Matthew 5:17 Ministries

What Is True Biblical Revival?

“God is the decisive giver of all spiritual life, so ask for a fresh outpouring of his live-giving Spirit.” – John Piper.

With the recent revival that has been taking place at Asbury college and lasting days, according to reports, I would like to explore what complete Biblical revival is. The unfortunate reality is that humans, even those who are a part of G-d’s covenant family, from time to time drift into a kind of lifelessness and even entirely fall away at times. When this happens, you get the need for the hope of reviving, coming back to life — a fresh outpouring of G-d’s life-giving Spirit on his people. But what does true revival look like from a Biblical perspective? Are there any examples in Scripture?

The First Recorded Revival

The first account of revival in Scripture is in Exodus 32-35.

Impatience lay at the root of this sin of Israel. They cannot wait. Remember that in chapters 19-25, they had just received the Torah. Where had Moses gone? To make matters worse, in Exodus 19:8 that people had already agreed to do all that G-d had instructed. And now they were breaking that covenant, violating G-d’s instructions, and falling into spiritual corruption. Because of their rebelliousness, they build for themselves a golden image, which G-d had warned them not to do.

Moses then appeals to G-d through his self-chosen relationship with Israel and by all he has done for them in the past. Next, he appeals to the need for G-d to vindicate his name (verse 12). Lastly, he appeals to the tremendous patriarchal promises (verse 13). Put briefly; this prayer appeals to G-d by the consistency of his nature, a declaration of confidence in his revealed will. It brings the saving acts of the Exodus into a direct lineal relationship with the acts of G-d done for Abraham.

G-d then “repents.” The meaning is not that G-d changed his mind. It means, in biblical terms, that he now embarked on a different course of action from that already suggested as a possibility, owing to some new factor usually mentioned in the context. In the Bible, it is clear that G-d’s promises and warnings are always conditional on our response: this is most clearly set out in Ezekiel 33:13–16.

We are not to think of Moses as altering G-d’s purpose towards Israel by this prayer, but as carrying it out: Moses shared G-d’s mind and loving purpose. Finally, we see the giving of the new stone tablets; the proclamation of G-d’s name; the making of the first renewed covenant; and the listing of demands that spring from the covenant. The renewal of the covenant was the start of the revival of Isreal, and the response was returning to the Torah.

True Biblical revival leads to Torah.

The account in Exodus is just one of many examples of revival. When we read Isreal’s history, we see that anything in scripture called “revival” leads back to The Torah. While the modern Christian concept, like what is reportedly happening at these colleges now and many other similar accounts in America over the years, has no biblical parallel, if we were to call anything in Scripture a revival, it is always a returning to Torah. We must stop referring to spontaneous worship, sensationalism, alleged outbreaks of miracles and healing, and other things such as “revival.” Not only are these all things that Satan can mimic, but we also have passages like Matthew 7:21-23 to consider.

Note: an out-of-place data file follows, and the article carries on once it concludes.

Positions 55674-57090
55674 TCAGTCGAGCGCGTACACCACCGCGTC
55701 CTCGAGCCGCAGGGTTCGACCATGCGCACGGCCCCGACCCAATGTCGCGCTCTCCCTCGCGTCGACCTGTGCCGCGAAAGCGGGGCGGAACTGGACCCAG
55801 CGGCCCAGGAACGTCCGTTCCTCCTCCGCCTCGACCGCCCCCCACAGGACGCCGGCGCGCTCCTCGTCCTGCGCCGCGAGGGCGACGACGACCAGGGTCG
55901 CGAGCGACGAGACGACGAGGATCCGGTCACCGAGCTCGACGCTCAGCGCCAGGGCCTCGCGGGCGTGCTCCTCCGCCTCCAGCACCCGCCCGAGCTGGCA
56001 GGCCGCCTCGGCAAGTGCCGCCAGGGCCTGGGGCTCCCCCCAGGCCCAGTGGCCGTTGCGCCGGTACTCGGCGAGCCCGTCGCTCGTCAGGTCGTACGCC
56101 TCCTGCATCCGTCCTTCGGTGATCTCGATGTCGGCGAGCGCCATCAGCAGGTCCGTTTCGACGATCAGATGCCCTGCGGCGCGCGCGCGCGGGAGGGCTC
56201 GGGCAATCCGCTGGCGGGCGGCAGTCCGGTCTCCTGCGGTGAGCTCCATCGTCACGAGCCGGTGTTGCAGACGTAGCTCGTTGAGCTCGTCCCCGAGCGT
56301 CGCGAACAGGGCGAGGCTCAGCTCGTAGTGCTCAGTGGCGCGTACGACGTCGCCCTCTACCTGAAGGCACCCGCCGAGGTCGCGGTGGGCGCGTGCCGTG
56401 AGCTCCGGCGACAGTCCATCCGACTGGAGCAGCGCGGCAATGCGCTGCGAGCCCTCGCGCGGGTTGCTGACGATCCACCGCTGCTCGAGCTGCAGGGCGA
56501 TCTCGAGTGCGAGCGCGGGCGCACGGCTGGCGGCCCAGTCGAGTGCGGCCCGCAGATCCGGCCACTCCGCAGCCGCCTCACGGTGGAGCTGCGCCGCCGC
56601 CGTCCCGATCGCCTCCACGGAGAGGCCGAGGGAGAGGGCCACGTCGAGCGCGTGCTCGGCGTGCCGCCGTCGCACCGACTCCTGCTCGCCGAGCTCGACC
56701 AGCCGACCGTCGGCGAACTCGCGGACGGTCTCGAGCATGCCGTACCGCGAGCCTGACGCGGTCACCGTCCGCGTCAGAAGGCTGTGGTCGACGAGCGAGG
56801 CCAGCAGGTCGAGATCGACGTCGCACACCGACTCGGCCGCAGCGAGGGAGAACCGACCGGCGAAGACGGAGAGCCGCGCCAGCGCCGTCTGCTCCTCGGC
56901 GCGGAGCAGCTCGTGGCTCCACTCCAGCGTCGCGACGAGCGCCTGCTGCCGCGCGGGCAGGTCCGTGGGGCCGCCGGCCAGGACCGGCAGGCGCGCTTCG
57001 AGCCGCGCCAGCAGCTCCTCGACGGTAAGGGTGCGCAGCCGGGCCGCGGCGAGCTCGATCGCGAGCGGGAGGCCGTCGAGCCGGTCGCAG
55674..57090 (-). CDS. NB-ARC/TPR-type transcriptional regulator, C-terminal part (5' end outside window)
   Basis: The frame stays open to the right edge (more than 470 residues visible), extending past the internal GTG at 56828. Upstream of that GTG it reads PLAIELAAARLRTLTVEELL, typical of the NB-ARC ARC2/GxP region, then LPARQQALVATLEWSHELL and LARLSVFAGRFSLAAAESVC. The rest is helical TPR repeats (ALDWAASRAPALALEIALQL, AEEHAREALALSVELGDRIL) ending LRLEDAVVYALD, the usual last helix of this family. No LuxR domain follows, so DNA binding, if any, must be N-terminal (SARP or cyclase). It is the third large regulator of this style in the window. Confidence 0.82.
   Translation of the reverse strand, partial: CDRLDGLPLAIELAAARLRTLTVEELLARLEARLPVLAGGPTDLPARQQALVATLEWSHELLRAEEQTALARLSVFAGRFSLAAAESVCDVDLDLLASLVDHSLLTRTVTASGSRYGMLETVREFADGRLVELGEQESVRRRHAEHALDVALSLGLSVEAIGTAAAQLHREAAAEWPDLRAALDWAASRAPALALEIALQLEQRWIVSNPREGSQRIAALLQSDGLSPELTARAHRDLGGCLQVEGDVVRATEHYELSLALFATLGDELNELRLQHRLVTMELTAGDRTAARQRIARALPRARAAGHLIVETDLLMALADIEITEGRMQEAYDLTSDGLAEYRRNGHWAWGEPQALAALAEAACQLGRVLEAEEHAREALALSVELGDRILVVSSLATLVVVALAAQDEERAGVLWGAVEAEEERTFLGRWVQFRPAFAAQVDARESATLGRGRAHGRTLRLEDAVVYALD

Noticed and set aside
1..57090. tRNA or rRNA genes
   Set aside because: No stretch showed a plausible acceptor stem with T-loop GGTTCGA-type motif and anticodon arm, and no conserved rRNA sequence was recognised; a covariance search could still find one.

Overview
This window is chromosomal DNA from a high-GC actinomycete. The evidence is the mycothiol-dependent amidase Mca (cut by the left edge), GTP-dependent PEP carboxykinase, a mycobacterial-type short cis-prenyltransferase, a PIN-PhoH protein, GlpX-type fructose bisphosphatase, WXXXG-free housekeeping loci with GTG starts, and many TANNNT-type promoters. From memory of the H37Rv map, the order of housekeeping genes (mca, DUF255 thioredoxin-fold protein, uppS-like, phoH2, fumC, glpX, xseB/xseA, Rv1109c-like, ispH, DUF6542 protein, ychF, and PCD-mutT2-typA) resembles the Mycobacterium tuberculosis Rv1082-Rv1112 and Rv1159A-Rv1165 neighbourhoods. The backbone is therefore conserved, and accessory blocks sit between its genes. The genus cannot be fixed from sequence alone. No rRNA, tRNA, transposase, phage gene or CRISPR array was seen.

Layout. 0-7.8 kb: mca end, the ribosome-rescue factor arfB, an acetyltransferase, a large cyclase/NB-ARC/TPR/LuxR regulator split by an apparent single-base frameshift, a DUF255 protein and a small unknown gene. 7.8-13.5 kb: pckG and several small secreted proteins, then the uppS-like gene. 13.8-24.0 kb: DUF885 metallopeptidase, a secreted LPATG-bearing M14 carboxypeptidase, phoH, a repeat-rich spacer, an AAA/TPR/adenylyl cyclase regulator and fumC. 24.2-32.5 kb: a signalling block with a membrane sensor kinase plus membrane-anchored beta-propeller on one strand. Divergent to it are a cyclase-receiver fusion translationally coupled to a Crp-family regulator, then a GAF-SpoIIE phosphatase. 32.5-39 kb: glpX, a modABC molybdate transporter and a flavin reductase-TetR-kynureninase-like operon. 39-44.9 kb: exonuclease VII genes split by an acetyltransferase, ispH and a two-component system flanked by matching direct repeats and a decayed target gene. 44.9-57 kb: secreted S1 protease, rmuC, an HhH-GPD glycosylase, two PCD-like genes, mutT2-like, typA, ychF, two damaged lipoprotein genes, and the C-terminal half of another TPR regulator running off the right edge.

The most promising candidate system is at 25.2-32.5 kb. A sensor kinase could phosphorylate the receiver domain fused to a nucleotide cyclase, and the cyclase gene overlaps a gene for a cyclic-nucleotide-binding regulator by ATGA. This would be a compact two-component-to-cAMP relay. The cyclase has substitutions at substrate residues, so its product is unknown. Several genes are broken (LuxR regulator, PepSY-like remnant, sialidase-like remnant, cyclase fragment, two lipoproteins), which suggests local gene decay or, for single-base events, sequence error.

True biblical revival would have to involve a return to The Torah and a hunger to follow G-d’s Law. Satan is the lawless one, according to scri[ture. The only thing he cannot imitate is the Torah-keeping and transforming faith. So the only biblical guideline by which we could distinguish a genuine move of G-d’s Spirit from a movement of Satanic deception would be whether or not there is a drive toward the commandments of G-d. So I have no doubt there is a significant religious experience at Asbury University and other reported locations. Still, I have a lot of reservations in saying this is a true revival.

Instead of jumping on the hype bandwagon, we need to wait this out and see the fruit. If this is not of G-d, it won’t last, but if it is of G-d, nobody can stop it…, and I will add, if it is from G-d, it WILL lead to people embracing and returning to The Torah. Suppose it does not lead to embracing The Torah. In that case, it is not of G-d, and it is not a revival at all… but rather just another setting in of the grand delusion of lawlessness where people will come to believe that because they were “in revival,” they are “more solid in their salvation.”

I know this sounds “negative,” and people do not like that. But sometimes, a reality check is needed. I do hope that whatever is happening now leads to the ultimate biblical goal of this “revival” concept, which is embracing the Torah. But if this “revival,” like many others before it, comes and goes and nothing changes and the people remain antinomian Christians, you will know it was not a genuine move of G-d. We need and should be asking G-d for a fresh and genuine outpouring of the Spirit that leads us back to The Torah.